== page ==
It was quite a scandal. One day before the 2006 Tour de France was due to start, Jan Ullrich of Germany, Ivan Basso of Italy, and 11 other cyclists were suspended by their teams and prohibited from competing. Prior to the suspension, these heavy favorites seemed poised to contend for the trophy. What happened?
A Spanish investigation team linked the suspended cyclists to a blood doping ring in Madrid. Blood doping is a prohibited and potentially risky technique that enables your blood to carry more oxygen. It begins like a blood donation. The athlete “donates” a pint or two of his or her own blood. This blood is placed in a tube in a centrifuge, where it spins around at high speeds, like the spin cycle of a washing machine. The red blood cells—which carry oxygen—are forced to the bottom of the tube. The liquid part of the blood is drawn off from the top of the tube and re-injected into the athlete. The blood cells are stored, perhaps frozen. As with any case of blood donation, the athlete makes more red blood cells to replace the ones taken out, and the red blood cell level soon returns to normal. A day or so before the competition, the “doping” occurs. The stored red blood cells are re-injected into the athlete. These additional red blood cells allow the blood to carry more oxygen.
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Blood doping is prohibited by all major sports federations, and it is illegal in many countries. But Ullrich and Basso were not the last cyclists or athletes to be caught up in a doping scandal. In fact, in October 2012, Lance Armstrong was stripped of all seven of his Tour de France wins after evidence came to light in a U.S. Anti-Doping Agency report that he had used performance enhancing drugs and engaged in blood doping. In a 2013 interview with Oprah Winfrey, Lance admitted to blood doping and use of other performance-enhancing substances in all seven of his Tour de France wins. He also said that he did not believe it would have been possible for him to win all seven times if he had not engaged in doping.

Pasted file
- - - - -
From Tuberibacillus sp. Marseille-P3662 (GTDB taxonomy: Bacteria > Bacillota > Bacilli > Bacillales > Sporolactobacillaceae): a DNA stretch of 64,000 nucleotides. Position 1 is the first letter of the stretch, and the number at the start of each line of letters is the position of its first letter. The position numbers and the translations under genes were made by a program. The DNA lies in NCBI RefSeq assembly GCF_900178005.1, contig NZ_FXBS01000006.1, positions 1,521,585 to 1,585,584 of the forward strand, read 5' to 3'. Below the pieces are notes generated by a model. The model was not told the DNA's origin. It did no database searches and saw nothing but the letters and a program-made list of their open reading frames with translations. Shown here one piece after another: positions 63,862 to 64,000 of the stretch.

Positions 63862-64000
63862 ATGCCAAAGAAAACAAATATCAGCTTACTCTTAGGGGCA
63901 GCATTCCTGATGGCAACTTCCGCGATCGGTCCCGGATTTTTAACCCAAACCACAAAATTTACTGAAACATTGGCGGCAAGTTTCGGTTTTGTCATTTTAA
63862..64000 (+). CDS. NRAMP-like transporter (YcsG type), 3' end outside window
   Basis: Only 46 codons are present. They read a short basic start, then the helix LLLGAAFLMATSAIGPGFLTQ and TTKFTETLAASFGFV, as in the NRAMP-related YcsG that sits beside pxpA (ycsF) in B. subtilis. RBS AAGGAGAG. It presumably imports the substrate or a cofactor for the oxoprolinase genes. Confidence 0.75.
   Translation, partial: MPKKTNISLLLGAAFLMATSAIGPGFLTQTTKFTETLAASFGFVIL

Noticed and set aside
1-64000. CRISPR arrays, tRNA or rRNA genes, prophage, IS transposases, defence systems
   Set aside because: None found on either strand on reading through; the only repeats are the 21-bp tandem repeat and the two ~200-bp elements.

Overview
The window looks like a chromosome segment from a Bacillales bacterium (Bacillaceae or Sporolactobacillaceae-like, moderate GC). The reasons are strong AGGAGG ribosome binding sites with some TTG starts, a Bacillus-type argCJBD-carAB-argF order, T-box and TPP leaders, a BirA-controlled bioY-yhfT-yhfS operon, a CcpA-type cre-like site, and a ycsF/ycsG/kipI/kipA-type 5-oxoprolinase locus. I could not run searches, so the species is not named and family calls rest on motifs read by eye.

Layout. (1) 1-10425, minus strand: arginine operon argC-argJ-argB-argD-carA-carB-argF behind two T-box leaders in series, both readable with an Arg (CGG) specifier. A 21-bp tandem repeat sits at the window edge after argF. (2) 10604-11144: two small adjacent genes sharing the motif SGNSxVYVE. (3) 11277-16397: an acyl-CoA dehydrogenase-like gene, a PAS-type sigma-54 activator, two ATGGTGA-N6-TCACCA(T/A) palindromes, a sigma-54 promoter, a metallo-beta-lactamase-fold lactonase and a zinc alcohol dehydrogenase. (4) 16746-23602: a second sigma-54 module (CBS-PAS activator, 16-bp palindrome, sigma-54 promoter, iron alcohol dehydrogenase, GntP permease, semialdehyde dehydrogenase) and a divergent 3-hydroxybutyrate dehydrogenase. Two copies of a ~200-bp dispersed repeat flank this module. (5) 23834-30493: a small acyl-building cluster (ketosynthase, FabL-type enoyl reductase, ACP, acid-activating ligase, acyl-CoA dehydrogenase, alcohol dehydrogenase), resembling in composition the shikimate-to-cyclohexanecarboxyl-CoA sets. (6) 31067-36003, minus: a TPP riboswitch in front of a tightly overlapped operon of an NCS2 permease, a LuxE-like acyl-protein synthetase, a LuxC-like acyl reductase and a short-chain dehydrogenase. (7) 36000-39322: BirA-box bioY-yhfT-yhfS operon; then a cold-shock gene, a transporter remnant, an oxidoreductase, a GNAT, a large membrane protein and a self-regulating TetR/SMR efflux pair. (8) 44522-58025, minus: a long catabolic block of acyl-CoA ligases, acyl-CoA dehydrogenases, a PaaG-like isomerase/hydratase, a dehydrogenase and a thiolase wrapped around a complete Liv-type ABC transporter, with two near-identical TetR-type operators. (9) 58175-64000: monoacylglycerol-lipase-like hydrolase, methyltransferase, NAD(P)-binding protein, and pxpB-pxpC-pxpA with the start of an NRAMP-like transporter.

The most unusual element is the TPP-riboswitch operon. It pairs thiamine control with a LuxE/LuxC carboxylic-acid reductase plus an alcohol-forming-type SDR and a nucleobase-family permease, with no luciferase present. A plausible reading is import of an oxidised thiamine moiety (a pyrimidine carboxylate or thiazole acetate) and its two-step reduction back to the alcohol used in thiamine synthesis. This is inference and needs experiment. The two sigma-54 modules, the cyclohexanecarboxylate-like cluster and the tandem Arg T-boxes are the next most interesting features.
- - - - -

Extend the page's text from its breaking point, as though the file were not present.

These scandals raise several questions. First, why would front-running athletes risk their careers by doping? Second, and more relevant biologically, why would they consider blood doping to be necessary? Are there limits to the amount of oxygen our circulatory and respiratory systems can provide, limits that are tested by the grueling mountain climbs of the Tour de France? Some facts will help us answer these questions.